Chinese exporters displaying their products at the largest trade fair in the country have expressed concern that their businesses are being impacted by the weak global economy.

Some have even frozen investments and reduced labor costs in response.
The subdued mood at the Canton Fair in Guangzhou suggests that China’s unexpected surge in exports in March may have been due to exporters catching up with delayed orders from last year rather than a renewed economic strength.
This comes as borrowing costs in the US and Europe have risen sharply, leading to a decrease in demand for Chinese-made goods.

Kris Lin, a representative from Christmas light producer Taizhou Hangjie Lamps, has said that this year’s orders are down 30% from last year due to both internal and external issues.
Higher electricity costs resulting from the war in Ukraine have also led to a reduction in demand for the company’s decorations.
Huang Qinqin, sales director at Zhong Shan Shi Limaton Electronics, has expressed similar thoughts on cutting costs after orders halved in the first quarter.
The company’s workers used to work overtime even on weekends, but it has become more common for them to take weekends off this year.

The outlook for workers in the manufacturing industry is concerning, as policymakers aim to create 12 million new jobs across China this year.
However, dozens of Chinese suppliers have stated that they do not intend to spend much on improving production lines this year due to weak demand.
Vicky Chen, foreign trade manager at socket producer Qinjia Electric, does not expect a significant sales boost at the fair, which runs until May 5.
“The whole global economy is fairing poorly at the moment, and the fair won’t change that,” she said.


China’s Q1 GDP growth seen rebounding to 4.0%, 2023 rate seen at 5.4%: Reuters poll

China Q1 GDP seen growing 4.0% y/y, vs 2.9% in Q4

GDP growth seen at 5.4% in 2023, 5.0% in 2024

Inflation seen at 2.3% in 2023, 2.3% in 2024

Central Bank seen keeping key lending rates unchanged until end-2023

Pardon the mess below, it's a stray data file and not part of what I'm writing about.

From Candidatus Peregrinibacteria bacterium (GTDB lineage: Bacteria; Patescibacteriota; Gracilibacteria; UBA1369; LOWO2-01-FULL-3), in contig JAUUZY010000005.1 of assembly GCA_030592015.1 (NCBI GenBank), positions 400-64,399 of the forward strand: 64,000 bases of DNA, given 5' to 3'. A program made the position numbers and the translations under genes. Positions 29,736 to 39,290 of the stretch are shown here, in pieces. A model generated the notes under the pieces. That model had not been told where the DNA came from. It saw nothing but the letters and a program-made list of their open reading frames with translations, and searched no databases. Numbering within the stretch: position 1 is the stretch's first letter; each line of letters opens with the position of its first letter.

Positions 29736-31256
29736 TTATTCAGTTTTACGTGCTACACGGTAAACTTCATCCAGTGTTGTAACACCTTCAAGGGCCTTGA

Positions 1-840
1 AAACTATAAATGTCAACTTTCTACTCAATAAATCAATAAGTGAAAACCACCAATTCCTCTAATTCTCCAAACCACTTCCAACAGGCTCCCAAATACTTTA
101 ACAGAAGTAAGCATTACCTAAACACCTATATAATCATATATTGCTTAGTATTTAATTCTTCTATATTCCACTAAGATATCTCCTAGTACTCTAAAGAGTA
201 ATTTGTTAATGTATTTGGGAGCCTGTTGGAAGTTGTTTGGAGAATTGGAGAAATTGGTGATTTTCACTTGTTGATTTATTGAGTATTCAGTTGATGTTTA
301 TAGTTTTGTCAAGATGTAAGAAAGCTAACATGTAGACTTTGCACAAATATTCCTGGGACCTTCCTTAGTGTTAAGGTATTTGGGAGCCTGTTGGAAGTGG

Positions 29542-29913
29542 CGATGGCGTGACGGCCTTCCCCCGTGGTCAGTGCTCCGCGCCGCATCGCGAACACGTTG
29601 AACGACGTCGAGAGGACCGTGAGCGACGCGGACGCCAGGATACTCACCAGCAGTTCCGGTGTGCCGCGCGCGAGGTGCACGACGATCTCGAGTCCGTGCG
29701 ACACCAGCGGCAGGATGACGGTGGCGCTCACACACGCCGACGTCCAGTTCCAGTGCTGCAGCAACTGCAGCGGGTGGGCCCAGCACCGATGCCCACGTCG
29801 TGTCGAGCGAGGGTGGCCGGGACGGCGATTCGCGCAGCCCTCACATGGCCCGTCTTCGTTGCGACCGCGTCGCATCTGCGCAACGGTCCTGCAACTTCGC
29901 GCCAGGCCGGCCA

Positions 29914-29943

Newly released data indicates that China’s economy is experiencing a gradual but inconsistent recovery, with consumption, services, and infrastructure leading the way.
However, decelerating inflation and a surge in bank savings have raised concerns about the strength of the recovery in domestic demand.

Zhang Yiping, an economist at China Merchants Securities in Shenzhen, explained that although domestic demand is improving, the recovery is not strong enough.
Policymakers have pledged to provide more support to the world’s second-largest economy, which is bouncing back following the abrupt lifting of COVID-19 restrictions in December.
The government has set a modest growth target of around 5% for this year, after failing to meet its goal for 2022.
According to a Reuters poll, growth is expected to moderate to 5.0% in 2024.

Uneven Economic Recovery Raises Doubts Over Strength of Pick-up in Domestic Demand


China’s gross domestic product likely perked up in the first quarter of the year, a Reuters poll showed on Friday, as the end of strict COVID-19 curbs helped lift the world’s second-largest economy out of a crippling pandemic slump. GDP growth was seen speeding up to 4.0% in the first quarter from a year earlier, from 2.9% in the previous three months, according to the median forecast of 70 economists polled by Reuters. That would be the fastest growth since the first quarter of last year. For 2023, growth was expected to pick up to 5.4%, the poll showed, from 3.0% last year – one of its worst performances in nearly half a century due to strict COVID-19 curbs.

According to recent data, China’s exports unexpectedly surged in March. However, analysts are cautioning that the improvement partly reflects suppliers catching up with unfulfilled orders after last year’s COVID-19 disruptions. New bank lending also hit an all-time high in the first quarter, but consumer inflation slipped to an 18-month low, and factory-gate deflation deepened in March, increasing the likelihood for more easing to inject momentum into the economic recovery. “ID policy shift on consumption and investment, including stronger than expected exports,” said Zhang Yiping, an economist at China Merchants Securities in Shenzhen.

In the first quarter alone, households added a staggering 9.9 trillion yuan in bank deposits, more than half the 17.8 trillion yuan for the whole of 2022. According to a poll, the economy is forecast to grow 2.2% in January-March on a quarterly basis, compared with no change in October-December. To support the growth, policymakers will rely on a mix of modest monetary easing and infrastructure spending, alongside efforts to bolster the property sector. The central bank has pledged to make its policy “precise and forceful” this year to support the economy, keeping liquidity reasonably ample, and lowering funding costs for businesses.

Analysts polled by Reuters expect the central bank to keep the benchmark lending rate – the one-year loan prime rate (LPR) and banks’ reserve requirement ratio (RRR) – until the end of 2023. However, some analysts believe the central bank could deliver a small cut in the LPR in the coming weeks if inflation slows further. The central bank, which cut the RRR in March, has kept the benchmark lending rates since September. “We need to maintain the stability and continuity of macro policies to consolidate the economic recovery,” said Wen Bin, chief economist at China Minsheng Bank. “There is still room for cutting RRR, but a cut in the near term is unlikely.” The poll showed that consumer inflation would likely quicken to 2.3% in 2023 from 2.0% in 2022 before steadying in 2024.



Source: Reuters